(HC) Wilkes v. McDonald, No. 2:2010cv02997 - Document 21 (E.D. Cal. 2011)

Court Description: FINDINGS and RECOMMENDATIONS signed by Magistrate Judge Dale A. Drozd on 04/15/11 recommending that petitioner's 02/24/11 motion to hold these proceedings in abeyance be denied; and this action be dismissed without prejudice for failure to exhaust state court remedies. MOTION for Abeyance 14 referred to Judge Garland E. Burrell. Objections due within 14 days. (Plummer, M)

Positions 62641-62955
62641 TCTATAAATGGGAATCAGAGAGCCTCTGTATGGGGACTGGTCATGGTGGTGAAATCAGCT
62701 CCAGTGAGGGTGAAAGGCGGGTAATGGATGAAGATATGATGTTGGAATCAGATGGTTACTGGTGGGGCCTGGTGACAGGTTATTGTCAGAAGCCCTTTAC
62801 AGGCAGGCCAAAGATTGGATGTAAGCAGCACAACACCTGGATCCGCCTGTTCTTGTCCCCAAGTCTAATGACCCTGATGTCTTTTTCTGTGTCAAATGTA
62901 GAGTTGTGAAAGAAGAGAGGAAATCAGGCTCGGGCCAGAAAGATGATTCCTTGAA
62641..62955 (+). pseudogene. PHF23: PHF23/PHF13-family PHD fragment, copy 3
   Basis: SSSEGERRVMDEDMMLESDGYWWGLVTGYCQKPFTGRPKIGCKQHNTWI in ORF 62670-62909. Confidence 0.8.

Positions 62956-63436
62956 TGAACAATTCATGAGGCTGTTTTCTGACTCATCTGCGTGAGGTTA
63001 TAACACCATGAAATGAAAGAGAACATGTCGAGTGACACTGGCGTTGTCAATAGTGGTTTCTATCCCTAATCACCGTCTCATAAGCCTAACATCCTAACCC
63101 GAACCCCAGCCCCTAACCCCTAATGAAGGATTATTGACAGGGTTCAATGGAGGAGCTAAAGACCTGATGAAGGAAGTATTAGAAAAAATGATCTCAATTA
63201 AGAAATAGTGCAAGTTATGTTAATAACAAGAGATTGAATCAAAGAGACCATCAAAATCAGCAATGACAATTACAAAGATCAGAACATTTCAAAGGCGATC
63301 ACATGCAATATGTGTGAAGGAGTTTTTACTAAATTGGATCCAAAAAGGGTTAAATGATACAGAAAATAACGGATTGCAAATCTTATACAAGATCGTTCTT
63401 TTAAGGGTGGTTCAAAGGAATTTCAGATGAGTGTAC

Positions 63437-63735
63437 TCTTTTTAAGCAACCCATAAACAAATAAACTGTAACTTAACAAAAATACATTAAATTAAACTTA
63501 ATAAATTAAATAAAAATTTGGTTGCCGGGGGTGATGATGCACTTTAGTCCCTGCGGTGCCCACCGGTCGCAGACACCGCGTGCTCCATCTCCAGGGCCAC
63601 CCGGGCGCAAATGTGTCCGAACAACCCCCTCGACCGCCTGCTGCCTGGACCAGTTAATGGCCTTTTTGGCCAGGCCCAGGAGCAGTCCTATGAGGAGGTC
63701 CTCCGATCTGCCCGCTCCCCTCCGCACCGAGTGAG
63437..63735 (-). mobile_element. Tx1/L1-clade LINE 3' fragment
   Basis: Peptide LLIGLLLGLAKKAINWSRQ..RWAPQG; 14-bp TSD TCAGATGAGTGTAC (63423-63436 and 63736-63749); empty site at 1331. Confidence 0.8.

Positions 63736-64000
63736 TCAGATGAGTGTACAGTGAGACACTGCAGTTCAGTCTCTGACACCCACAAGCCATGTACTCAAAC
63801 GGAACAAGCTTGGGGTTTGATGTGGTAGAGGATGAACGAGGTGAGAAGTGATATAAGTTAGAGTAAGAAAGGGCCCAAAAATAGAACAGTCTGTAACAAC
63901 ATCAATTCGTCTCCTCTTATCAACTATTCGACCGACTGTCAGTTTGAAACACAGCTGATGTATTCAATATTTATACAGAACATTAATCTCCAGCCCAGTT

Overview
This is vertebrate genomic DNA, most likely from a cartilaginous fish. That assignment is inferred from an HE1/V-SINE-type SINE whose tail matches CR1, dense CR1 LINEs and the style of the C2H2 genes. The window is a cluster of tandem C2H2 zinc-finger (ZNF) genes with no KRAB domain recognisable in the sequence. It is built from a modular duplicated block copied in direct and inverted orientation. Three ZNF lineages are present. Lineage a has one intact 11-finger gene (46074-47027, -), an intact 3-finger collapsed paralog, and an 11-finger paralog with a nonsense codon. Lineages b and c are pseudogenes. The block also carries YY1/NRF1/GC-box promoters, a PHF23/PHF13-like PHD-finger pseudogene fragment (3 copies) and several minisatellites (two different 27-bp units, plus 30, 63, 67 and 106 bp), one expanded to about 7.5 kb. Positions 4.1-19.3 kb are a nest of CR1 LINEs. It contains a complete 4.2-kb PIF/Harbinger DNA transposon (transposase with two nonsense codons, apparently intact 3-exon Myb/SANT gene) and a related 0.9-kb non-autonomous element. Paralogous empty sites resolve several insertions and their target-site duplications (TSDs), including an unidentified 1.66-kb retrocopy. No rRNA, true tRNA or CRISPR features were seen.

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(HC) Wilkes v. McDonald Doc. 21 1 2 3 4 5 6 7 8 IN THE UNITED STATES DISTRICT COURT 9 FOR THE EASTERN DISTRICT OF CALIFORNIA 10 LENNI WILKES, 11 Petitioner, 12 13 No. 2:10-cv-2997 GEB DAD (HC) vs. M. D. MCDONALD, 14 Respondent. 15 FINDINGS AND RECOMMENDATIONS / 16 Petitioner is a state prisoner proceeding pro se with an application for a writ of 17 habeas corpus pursuant to 28 U.S.C. § 2254. Petitioner raises one claim in his pending petition, 18 by which he challenges the sentence imposed following his 2009 conviction in state court on 19 charges of assault with a deadly weapon and making criminal threats. Specifically, petitioner 20 claims that he received ineffective assistance of counsel when his attorney failed to file a motion 21 to strike a prior felony conviction at a pretrial conference/motions hearing and chose instead to 22 wait to make the motion until the time of sentencing. Petitioner has moved to hold these 23 proceedings in abeyance pending exhaustion of this claim for habeas relief in state court. 24 Respondent agrees that the sole claim presented by petitioner is unexhausted, but also contends 25 that federal habeas relief can, and should, be denied by the court on the merits. 26 ///// 1 Dockets.Justia.com 1 However, respondent has not waived the exhaustion requirement. Cf. 28 U.S.C. § 2 2254(b)(3) (“A State shall not be deemed to have waived the exhaustion requirement or be 3 estopped from reliance upon the requirement unless the State, through counsel, expressly waives 4 the requirement.”) 5 The court’s limited authority to hold a petition for writ of habeas corpus in 6 abeyance pending exhaustion of state court remedies extends only to mixed petitions that contain 7 at least one fully exhausted claim. See Rhines v. Weber, 544 U.S. 269 (2005); see also King v. 8 Ryan, 564 F.3d 1133 (9th Cir. 2009). The sole claim raised in the petition now pending before 9 this court is undisputedly unexhausted. For that reason, the court has no authority to hold this 10 action in abeyance and petitioner’s motion for stay and abeyance should be denied. 11 The exhaustion of state court remedies is a prerequisite to the granting of a 12 petition for writ of habeas corpus, 28 U.S.C. § 2254(b)(1). If exhaustion is to be waived, it must 13 be waived explicitly by respondent’s counsel. 28 U.S.C. § 2254(b)(3).1 A waiver of exhaustion, 14 thus, may not be implied or inferred. A petitioner satisfies the exhaustion requirement by 15 providing the highest state court with a full and fair opportunity to consider all claims before 16 presenting them to the federal court. Picard v. Connor, 404 U.S. 270, 276 (1971); Middleton v. 17 Cupp, 768 F.2d 1083, 1086 (9th Cir. 1986). 18 As noted above, it is undisputed that petitioner has failed to exhaust his sole claim 19 for relief in state court. After reviewing the pending petition for habeas corpus, the court finds 20 that petitioner has failed to exhaust state court remedies. Petitioner’s sole claim has not been 21 presented to the California Supreme Court. Further, there is no allegation that state court 22 ///// 23 24 25 26 1 A petition may be denied on the merits without exhaustion of state court remedies. 28 U.S.C. § 2254(b)(2). As noted above, respondent argues that relief on the claim before the court can and should be denied on the merits. However, where, as here, petitioner seeks to return to state court to exhaust his claim and respondent does not explicitly waive exhaustion, this court declines to reach the merits of the claim. 2 1 remedies are no longer available to petitioner. Accordingly, the petition should be dismissed 2 without prejudice.2 3 In accordance with the above, IT IS HEREBY RECOMMENDED that: 4 1. Petitioner’s February 24, 2011 motion to hold these proceedings in abeyance 5 be denied; and 6 7 2. This action be dismissed without prejudice for failure to exhaust state court remedies. 8 9 These findings and recommendations are submitted to the United States District Judge assigned to the case, pursuant to the provisions of 28 U.S.C. § 636(b)(l). Within fourteen 10 days after being served with these findings and recommendations, any party may file written 11 objections with the court and serve a copy on all parties. Such a document should be captioned 12 “Objections to Magistrate Judge’s Findings and Recommendations.” Any response to the 13 objections shall be filed and served within fourteen days after service of the objections. The 14 parties are advised that failure to file objections within the specified time may waive the right to 15 appeal the District Court’s order. Martinez v. Ylst, 951 F.2d 1153 (9th Cir. 1991). 16 DATED: April 15, 2011. 17 18 19 20 DAD:12 wilk2997.exh 21 22 2 23 24 25 26 Petitioner is cautioned that the habeas corpus statute imposes a one year statute of limitations for filing non-capital habeas corpus petitions in federal court. In most cases, the one year period will start to run on the date on which the state court judgment became final by the conclusion of direct review or the expiration of time for seeking direct review, although the statute of limitations is tolled while a properly filed application for state post-conviction or other collateral review is pending. 28 U.S.C. § 2244(d). This court makes no findings at this time whether a subsequent federal habeas corpus action attacking the instant conviction could be filed within the time limits of 28 U.S.C. § 2244(d). 3